’Tis the season to shoot your eye out.
Local boy Ralphie Parker, 9, received his most wanted Christmas present earlier this week—a BB gun. It’s an official Red Ryder, carbine action, 200-shot range model air rifle to be exact.
In his pure excitement, Ralphie dashed out to his backyard and when he fired his first shot from the gifted BB gun, a pellet ricocheted and grazed his right cheek, knocking off his glasses, which may have prevented a more serious injury.
Ralphie was warned numerous times by his parents and other adults that owning a BB gun was a bid idea.
“You’ll put your eye out” was the phrase that echoed through his mind as he scrambled to find his glasses.
As he accidentally stepped on his spectacles, Ralphie knew he would be in big trouble with his parents, so he quickly concocted a story to tell them: an icicle had fallen from the garage and hit his eye.
The Parkers fell for the story—until guilt-ridden Ralphie confessed all later that day.
According to a new study in the journal Pediatrics, the number and rate of eye injuries from BB guns and other “non powder firearms” are on the rise amongst kids and teenagers. The authors of the study—a team of pediatric injury researchers in Ohio—attribute the ocular offenses to a dismal uptake of protective eyewear. Previous research estimates that, among kids with eye injuries from non powder firearms, more than 98 percent were not wearing eye protection at the time of their injuries. Ralphie sure was lucky he wore his glasses!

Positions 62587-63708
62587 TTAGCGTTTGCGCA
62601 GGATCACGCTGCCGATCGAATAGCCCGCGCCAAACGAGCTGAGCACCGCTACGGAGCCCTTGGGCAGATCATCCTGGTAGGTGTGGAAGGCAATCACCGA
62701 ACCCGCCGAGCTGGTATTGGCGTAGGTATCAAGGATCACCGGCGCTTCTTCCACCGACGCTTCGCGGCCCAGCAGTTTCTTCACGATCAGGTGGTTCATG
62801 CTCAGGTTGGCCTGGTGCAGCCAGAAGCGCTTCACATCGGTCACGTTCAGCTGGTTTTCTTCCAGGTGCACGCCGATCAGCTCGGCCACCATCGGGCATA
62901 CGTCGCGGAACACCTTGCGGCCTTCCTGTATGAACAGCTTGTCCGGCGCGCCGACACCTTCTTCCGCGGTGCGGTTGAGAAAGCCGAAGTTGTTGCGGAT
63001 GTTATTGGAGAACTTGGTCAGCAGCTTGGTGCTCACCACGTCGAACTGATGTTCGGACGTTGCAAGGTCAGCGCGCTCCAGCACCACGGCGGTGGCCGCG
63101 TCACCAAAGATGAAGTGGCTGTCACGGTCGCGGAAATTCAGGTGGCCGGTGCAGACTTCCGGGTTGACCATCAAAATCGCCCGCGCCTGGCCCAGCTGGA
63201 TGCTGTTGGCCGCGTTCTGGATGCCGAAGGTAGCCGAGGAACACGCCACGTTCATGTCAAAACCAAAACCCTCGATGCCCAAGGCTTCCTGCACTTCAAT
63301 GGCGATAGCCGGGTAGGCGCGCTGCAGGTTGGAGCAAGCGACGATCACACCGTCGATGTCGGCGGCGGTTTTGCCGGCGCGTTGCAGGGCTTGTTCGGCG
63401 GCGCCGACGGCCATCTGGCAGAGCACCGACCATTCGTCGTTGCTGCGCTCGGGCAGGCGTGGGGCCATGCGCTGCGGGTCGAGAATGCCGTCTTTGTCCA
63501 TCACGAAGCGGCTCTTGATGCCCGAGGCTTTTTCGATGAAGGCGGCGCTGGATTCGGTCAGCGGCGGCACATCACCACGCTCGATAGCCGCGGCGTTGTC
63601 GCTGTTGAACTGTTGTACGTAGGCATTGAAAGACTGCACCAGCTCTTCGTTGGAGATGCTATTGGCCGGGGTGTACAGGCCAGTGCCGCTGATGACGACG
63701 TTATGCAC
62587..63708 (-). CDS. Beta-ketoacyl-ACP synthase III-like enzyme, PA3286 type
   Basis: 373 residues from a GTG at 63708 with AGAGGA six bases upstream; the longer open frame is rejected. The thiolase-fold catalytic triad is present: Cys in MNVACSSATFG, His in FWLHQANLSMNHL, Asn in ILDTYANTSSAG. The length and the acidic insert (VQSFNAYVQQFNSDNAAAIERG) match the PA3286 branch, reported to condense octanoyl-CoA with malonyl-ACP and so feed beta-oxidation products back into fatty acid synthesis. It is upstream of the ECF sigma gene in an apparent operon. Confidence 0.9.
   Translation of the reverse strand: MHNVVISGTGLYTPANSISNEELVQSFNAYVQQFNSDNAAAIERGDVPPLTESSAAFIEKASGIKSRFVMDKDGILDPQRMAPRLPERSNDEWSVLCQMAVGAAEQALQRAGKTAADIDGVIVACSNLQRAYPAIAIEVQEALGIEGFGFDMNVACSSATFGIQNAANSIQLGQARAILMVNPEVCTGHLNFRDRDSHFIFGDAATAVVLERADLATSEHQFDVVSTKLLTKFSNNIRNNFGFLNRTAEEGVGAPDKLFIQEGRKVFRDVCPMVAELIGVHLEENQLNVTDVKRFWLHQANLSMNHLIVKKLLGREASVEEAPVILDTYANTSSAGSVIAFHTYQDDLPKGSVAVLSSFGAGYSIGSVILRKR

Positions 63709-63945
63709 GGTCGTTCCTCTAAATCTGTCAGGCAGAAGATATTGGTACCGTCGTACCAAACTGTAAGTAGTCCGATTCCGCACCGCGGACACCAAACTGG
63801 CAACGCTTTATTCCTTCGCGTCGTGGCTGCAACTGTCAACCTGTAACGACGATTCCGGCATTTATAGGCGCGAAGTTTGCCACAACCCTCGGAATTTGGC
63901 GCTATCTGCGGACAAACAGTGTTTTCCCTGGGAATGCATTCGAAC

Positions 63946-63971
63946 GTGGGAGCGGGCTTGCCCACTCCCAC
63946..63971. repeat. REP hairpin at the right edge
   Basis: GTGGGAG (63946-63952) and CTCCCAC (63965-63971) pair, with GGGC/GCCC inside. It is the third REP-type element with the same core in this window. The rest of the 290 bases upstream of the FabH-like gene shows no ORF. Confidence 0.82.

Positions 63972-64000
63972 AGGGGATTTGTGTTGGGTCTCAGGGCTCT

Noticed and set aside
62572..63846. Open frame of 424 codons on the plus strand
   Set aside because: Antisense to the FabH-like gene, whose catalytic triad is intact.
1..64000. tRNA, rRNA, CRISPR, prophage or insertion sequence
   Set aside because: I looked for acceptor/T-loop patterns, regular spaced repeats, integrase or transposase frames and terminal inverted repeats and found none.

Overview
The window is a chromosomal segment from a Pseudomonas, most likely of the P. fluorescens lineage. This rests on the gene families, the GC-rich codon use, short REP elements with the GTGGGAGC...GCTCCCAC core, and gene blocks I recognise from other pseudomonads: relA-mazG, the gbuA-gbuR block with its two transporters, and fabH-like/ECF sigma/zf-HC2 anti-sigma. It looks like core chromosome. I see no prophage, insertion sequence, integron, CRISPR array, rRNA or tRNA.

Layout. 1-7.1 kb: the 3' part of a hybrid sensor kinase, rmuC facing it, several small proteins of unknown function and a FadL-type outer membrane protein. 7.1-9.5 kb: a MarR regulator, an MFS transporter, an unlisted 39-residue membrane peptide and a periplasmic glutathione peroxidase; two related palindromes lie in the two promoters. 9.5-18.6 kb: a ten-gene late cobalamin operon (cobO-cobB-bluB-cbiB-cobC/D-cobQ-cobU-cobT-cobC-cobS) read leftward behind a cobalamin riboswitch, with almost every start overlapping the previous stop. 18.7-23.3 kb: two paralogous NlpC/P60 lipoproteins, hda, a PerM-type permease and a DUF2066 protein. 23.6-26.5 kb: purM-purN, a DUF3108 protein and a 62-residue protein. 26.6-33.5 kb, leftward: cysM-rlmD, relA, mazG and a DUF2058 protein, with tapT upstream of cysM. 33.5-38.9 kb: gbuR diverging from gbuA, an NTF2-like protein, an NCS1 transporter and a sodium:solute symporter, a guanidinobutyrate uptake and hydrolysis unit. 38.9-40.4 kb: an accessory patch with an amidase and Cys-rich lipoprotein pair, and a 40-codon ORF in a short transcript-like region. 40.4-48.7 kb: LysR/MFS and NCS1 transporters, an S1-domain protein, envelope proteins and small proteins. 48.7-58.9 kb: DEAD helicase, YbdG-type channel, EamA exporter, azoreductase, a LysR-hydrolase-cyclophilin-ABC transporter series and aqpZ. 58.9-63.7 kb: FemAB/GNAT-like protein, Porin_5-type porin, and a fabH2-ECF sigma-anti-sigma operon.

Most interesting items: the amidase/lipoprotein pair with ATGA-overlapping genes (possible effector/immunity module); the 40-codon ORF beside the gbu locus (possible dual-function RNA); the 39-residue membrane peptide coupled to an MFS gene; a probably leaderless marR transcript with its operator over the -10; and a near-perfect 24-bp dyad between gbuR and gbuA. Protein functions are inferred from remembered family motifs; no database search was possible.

Historically, this little fella has been known to get himself into sticky situations even before the BB gun incident.
Just days prior to receiving his early Christmas present at the beginning of this week, he was front and center of a crowd of schoolchildren who watched as a classmate assumed a “triple dog dared” to put his tongue on a frozen flagpole. The student’s tongue stuck to the pole, and Ralphie quickly departed the scene instead of helping with the situation because “the bell rang,” leaving his buddy crying for help. When the teacher inquired of Ralphie directly where the missing student was, he denied any knowledge of his whereabouts. The fire and police departments responded to the school and freed the child unharmed.
[Editor’s note: The Chronicle would like to thank Joshua Wilcher for helping with the photo that accompanies this story. Joshua, the son of Michelle Lane of Oak Park and Jeremy Wilcher of Canoochee, attends Swainsboro Primary School. He did not, in fact, nearly shoot his eye out. This piece is drawn from the Christmas movie, A Christmas Story, which TBS will stream on Christmas Eve and play over the course of two hours on repeat throughout Christmas Day.]